God is sovereign over the fruit of our evangelistic labors, and we cannot accomplish anyone’s conversion. So, it may seem unfair or inappropriate to hold a missionary accountable to have fully and personally discipled someone. But it stands to reason that if God is directing someone to make disciples in a foreign cultural context, he will set his sights upon those whom he has previously used in this same ministry.

If someone has a zeal for evangelism but does not have any discernible track record for making disciples in their home, church, or community, they may need encouragement to slow down and patiently gain ministry experience.

3. If you are serving in a limited-access country, have you given thought to the platform of ministry you would build?

I recall in at least one sermon that David Platt stated: the reason the unreached people groups of the world are unreached is because they don’t want to be reached. While I’m probably butchering the phrasing, and I’m sure the observation wasn’t original with Platt, the underlying logic stands that people groups are unreached for a reason—and it’s a reason that usually involves some sort of hostility to Christianity at a governmental level.

A missionary candidate may have high hopes of serving Christ in a hostile, least-reached environment, but if he or she is not willing to creatively and entrepreneurially build a platform through which to gain access from a visa standpoint, it is possible that that individual has not counted the cost. The Apostle Paul aspired to be “all things to all people” (see 1 Corinthians 9:22-23). In like fashion, modern missionaries should be willing to undergo whatever inconveniences will be necessary to put boot leather to the gospel.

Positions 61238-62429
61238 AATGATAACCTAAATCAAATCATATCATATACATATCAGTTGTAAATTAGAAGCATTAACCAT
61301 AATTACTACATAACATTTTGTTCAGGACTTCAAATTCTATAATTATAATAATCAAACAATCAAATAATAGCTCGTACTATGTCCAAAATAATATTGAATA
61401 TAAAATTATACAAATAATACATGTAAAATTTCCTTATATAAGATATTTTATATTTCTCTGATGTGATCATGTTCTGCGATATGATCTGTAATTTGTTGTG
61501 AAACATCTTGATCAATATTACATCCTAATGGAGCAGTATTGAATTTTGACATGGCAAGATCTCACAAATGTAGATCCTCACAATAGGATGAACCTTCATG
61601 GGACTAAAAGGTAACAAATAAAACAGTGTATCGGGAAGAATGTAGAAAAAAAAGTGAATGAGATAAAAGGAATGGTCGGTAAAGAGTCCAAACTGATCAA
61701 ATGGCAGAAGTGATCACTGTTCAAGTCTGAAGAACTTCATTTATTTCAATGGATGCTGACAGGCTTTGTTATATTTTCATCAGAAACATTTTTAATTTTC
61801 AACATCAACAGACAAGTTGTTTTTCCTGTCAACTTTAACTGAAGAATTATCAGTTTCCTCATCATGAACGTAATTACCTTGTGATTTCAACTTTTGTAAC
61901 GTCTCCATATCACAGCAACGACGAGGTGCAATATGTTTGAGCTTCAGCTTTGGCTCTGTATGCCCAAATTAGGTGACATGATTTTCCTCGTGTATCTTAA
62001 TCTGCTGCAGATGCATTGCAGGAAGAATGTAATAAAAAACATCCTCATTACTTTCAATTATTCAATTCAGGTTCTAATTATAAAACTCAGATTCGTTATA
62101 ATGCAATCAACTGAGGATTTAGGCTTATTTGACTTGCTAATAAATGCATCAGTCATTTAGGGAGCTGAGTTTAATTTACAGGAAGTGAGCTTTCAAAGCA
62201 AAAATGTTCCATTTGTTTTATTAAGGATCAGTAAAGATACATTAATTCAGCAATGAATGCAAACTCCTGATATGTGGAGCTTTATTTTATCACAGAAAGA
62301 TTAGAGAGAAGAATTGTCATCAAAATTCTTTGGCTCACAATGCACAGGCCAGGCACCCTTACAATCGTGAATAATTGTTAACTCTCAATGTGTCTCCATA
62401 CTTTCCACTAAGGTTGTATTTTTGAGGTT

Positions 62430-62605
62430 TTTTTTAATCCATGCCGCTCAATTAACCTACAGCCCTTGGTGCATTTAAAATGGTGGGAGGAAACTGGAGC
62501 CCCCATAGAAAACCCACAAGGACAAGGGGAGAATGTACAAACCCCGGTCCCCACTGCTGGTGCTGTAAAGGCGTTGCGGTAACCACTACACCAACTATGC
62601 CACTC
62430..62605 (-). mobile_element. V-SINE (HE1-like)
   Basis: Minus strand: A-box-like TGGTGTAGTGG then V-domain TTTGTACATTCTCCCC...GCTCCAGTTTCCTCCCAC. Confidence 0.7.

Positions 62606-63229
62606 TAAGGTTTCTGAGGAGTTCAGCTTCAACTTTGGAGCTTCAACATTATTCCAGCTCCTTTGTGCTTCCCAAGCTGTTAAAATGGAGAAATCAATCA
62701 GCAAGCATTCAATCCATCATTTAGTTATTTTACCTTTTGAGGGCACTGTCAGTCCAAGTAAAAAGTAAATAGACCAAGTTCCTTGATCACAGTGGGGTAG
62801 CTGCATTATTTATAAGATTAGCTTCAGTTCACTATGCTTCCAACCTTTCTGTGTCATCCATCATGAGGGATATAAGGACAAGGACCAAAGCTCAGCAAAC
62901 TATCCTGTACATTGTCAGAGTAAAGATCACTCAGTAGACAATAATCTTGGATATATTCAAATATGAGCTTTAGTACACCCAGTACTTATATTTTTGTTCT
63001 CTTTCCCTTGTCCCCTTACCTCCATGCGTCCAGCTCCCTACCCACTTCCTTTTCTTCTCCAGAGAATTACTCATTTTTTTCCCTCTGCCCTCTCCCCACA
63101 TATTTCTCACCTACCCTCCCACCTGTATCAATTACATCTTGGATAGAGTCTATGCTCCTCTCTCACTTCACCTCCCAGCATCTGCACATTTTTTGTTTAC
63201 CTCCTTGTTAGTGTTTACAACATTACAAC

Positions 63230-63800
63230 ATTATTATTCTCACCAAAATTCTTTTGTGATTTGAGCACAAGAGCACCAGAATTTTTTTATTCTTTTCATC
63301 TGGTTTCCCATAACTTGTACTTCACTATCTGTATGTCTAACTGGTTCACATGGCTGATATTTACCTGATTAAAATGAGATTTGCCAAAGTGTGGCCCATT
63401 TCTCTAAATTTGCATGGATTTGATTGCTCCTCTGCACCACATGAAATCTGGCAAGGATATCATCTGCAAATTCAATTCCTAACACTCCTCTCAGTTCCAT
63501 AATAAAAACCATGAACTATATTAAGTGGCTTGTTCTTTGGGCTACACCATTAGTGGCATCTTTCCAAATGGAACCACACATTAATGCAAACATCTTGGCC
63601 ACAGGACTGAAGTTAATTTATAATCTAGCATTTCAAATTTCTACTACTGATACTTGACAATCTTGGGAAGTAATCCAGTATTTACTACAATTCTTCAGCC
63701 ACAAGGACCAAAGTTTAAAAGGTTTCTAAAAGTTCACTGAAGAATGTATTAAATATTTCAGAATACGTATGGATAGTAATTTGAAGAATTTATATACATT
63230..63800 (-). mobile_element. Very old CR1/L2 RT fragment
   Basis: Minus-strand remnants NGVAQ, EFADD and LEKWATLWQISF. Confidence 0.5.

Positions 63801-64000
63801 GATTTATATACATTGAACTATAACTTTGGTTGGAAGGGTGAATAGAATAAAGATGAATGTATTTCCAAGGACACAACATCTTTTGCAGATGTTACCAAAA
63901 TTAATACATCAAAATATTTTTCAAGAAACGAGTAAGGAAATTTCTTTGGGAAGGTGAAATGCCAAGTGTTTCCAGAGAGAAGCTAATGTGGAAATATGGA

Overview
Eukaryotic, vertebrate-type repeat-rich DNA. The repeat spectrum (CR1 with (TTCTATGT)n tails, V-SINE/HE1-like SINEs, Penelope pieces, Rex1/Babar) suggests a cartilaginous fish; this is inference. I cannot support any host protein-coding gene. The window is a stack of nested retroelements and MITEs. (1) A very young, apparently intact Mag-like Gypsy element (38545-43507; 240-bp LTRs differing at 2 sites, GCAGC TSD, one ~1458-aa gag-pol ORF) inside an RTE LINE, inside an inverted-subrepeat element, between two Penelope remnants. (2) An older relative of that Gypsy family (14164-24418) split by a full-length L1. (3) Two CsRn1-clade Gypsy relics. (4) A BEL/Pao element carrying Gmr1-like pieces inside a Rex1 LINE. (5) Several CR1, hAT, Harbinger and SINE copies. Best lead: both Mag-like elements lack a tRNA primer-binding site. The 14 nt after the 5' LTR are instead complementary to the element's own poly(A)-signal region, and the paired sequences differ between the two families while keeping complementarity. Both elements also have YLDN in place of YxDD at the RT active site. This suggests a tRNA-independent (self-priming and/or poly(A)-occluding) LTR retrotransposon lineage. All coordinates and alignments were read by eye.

4. How much time and energy are you prepared to devote to culture and language acquisition?

We North Americans are notorious for our pursuit of the immediate, measurable, and convenient. Practicality runs in our Puritan, colonist, Westward-expanding veins. This is not altogether a bad thing; “the hand of the diligent makes rich” (Proverbs 10:4). But when practicality becomes pragmatism in gospel ministry, it becomes a curse as much as—or more than—a blessing.